9

While reading parshat Naso last week, it was easy to notice that near the end of the reading, there is a large section discussing the donations made by the 12 tribes for the dedication of the Tabernacle.

For the most part, the words in each of the 12 paragraphs (actually, 10 of the twelve) are identical except for the day of the donation and the name of the tribe leader.

Let's say a Torah needed to be repaired. Let's say that the paragraph of the 3rd day needs to be repaired (there are multiple mistakes in that paragraph). I have another passul (unusable Torah) from which I want to cutout the piece of parchment containing the whole paragraph but it's from a different day. (See this M.Y. answer regarding the fact that one may patch a Torah.) Assume that in the other passul Torah, the lettering in the paragraph that matches the day I want to replace is also passul in the same area, and a sofer declares that that other Torah can't be repaired at all because it's general parchment strength is brittle.

So, in short, when one makes a patch replacement, does he need to repatch from the same area that he is replacing, or can he take identical words from somewhere else, and just erase and change a few words that he needs to? What if he doesn't need to make any corrections afterwards, but he's just cutting out from somewhere else? Does that change the rules?

  • I doubt it's allowed. – Scimonster Jun 6 '15 at 22:10
  • @Scimonster I also doubt it. 2 doubts = 1 "debt" ;-) Then, again, we could both be wrong, too. A hunch ... this may be another one of a few of my M.Y. "stumpers". I could be wrong about that, too. I'll see if I can CMLS (contact my local Sofer.) – DanF Jun 7 '15 at 3:10
  • Related, at some level - judaism.stackexchange.com/q/61912/501 – Danny Schoemann Aug 16 '15 at 9:10
  • In general writing on patches as you describe is supposed to be avoided because they tend to come off. If it were a matter of replacing yeriot it would be fine. – Yitzchak Aug 27 '15 at 15:41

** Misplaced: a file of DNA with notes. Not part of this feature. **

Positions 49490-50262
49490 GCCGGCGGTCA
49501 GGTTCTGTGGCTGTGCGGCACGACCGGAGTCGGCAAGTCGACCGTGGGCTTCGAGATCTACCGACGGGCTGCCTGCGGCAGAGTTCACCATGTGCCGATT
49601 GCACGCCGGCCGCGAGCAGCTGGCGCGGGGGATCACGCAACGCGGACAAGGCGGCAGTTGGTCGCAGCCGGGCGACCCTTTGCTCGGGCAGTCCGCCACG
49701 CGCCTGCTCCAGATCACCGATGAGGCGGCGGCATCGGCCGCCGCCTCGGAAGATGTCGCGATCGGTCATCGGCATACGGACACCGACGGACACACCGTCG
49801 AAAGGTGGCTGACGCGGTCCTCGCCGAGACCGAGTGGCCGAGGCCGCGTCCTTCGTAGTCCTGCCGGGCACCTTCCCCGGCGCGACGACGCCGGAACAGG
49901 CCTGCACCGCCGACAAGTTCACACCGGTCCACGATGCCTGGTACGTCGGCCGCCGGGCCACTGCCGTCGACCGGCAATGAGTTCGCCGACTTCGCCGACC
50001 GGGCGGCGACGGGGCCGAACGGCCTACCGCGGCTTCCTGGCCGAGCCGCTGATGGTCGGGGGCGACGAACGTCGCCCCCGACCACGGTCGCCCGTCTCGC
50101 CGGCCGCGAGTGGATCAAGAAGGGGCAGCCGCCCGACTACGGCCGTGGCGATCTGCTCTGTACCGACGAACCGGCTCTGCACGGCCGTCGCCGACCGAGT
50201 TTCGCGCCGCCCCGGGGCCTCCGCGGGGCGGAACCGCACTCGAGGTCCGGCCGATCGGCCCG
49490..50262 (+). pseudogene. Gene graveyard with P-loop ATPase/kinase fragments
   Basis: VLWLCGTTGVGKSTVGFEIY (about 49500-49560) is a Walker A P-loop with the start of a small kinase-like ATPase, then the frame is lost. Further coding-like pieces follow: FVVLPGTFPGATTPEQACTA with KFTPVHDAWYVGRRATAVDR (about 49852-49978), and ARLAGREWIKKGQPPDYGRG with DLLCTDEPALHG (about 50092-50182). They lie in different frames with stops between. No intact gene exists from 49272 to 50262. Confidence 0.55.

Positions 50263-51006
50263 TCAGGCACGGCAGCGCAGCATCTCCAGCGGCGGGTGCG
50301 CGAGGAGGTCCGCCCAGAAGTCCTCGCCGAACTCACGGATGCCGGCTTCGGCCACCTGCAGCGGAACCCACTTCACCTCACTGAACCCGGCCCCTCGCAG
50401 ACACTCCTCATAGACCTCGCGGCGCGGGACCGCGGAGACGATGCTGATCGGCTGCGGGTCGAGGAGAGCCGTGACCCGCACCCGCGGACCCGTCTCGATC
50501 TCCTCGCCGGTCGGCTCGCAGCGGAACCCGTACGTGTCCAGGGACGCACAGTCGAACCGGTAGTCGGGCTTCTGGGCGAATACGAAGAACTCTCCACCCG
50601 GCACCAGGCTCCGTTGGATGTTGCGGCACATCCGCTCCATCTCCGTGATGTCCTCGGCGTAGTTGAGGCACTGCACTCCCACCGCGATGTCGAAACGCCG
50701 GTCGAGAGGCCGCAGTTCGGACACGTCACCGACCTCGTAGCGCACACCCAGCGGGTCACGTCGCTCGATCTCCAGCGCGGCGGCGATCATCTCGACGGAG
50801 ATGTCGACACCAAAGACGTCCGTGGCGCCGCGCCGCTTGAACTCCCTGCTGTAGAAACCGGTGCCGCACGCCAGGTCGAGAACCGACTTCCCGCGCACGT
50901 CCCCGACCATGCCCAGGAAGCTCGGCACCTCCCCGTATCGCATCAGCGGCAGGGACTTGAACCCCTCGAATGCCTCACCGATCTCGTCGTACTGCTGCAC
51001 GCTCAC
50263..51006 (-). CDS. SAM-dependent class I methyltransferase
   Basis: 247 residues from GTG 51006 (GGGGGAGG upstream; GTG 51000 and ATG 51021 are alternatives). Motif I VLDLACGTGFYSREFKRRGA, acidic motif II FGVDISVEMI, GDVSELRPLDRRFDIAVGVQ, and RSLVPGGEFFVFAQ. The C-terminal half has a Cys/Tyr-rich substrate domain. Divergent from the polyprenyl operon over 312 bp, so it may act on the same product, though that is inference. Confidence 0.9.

• Possibly an issue of Ta'aseh v'lo min ha'asoy? Since there's a requirement to WRITE the words, pasting an already written section in place on an existing klaf doesn't "mach'shir" the underlying klaf, much like sewing a fourth corner with tzitzis already on it to your talis... – Isaac Kotlicky Feb 23 '16 at 20:40
1

The קסת הסופר (written by the author of the Kitzur Shulchan Aruch) writes in 18:7 that one first has to glue on the patch and only then write on it.

More so, if a patch - with writing - fell off, one may not glue it back on.

ז: גם צריכים ליזהר מאוד לדבק תחלה את המטלית ואח"כ לדבקו. וכן אם היה כתוב עליו ונפרד לא המני לדבקו עם הכתוב עליו.‏

In the לשכת הסופר - a running commentary to the קסת הסופר - he brings sources from various earlier poskim - like the ש"ך and ט"ז and מוהרי"ק and ספר מלאכת סופר.

The reasoning he brings is that it's (possibly) a problem of תעשה ולא מן העשוי and since the entire patching is a leniency one should be stringent not to do 2 leniencies: both תעשה ולא מן העשוי and patching.

(תעשה ולא מן העשוי is a halachic concept of making things and u not using things that are made. E.g. you cannot affix a mezuzah and then create the doorway, you cannot put up the Schach and then build a Sukka around it. So too here you cannot write on a patch and then add it to the Sefer Torah.)

  • Are you sure about that? I thought R Ganzfried wrote both the קסת הסופר and the לשכת הסופר – Double AA Jun 13 '17 at 12:26
  • @DoubleAA - could be - maybe I misread the title page - hebrewbooks.org/pdfpager.aspx?req=41270&st=&pgnum=1 - fixed. – Danny Schoemann Jun 13 '17 at 12:29
  • I'm not sure this answers my question. Specifically, what needs to be translated is "you cannot write on a patch and then add it to the Sefer Torah". Does this refer to a blank small piece of parchment where you write just what you need? Or does it refer also to my question where a patch is being created by cutting out part of another Torah and that's being used to put into a different Torah? – DanF Jun 13 '17 at 13:58
  • Does the Mishnat haSofer say anything ad loc? I'll b"n check my copy when I get home, but that won't be for a few days – Noach MiFrankfurt Sep 11 '17 at 14:12

You must log in to answer this question.

Not the answer you're looking for? Browse other questions tagged .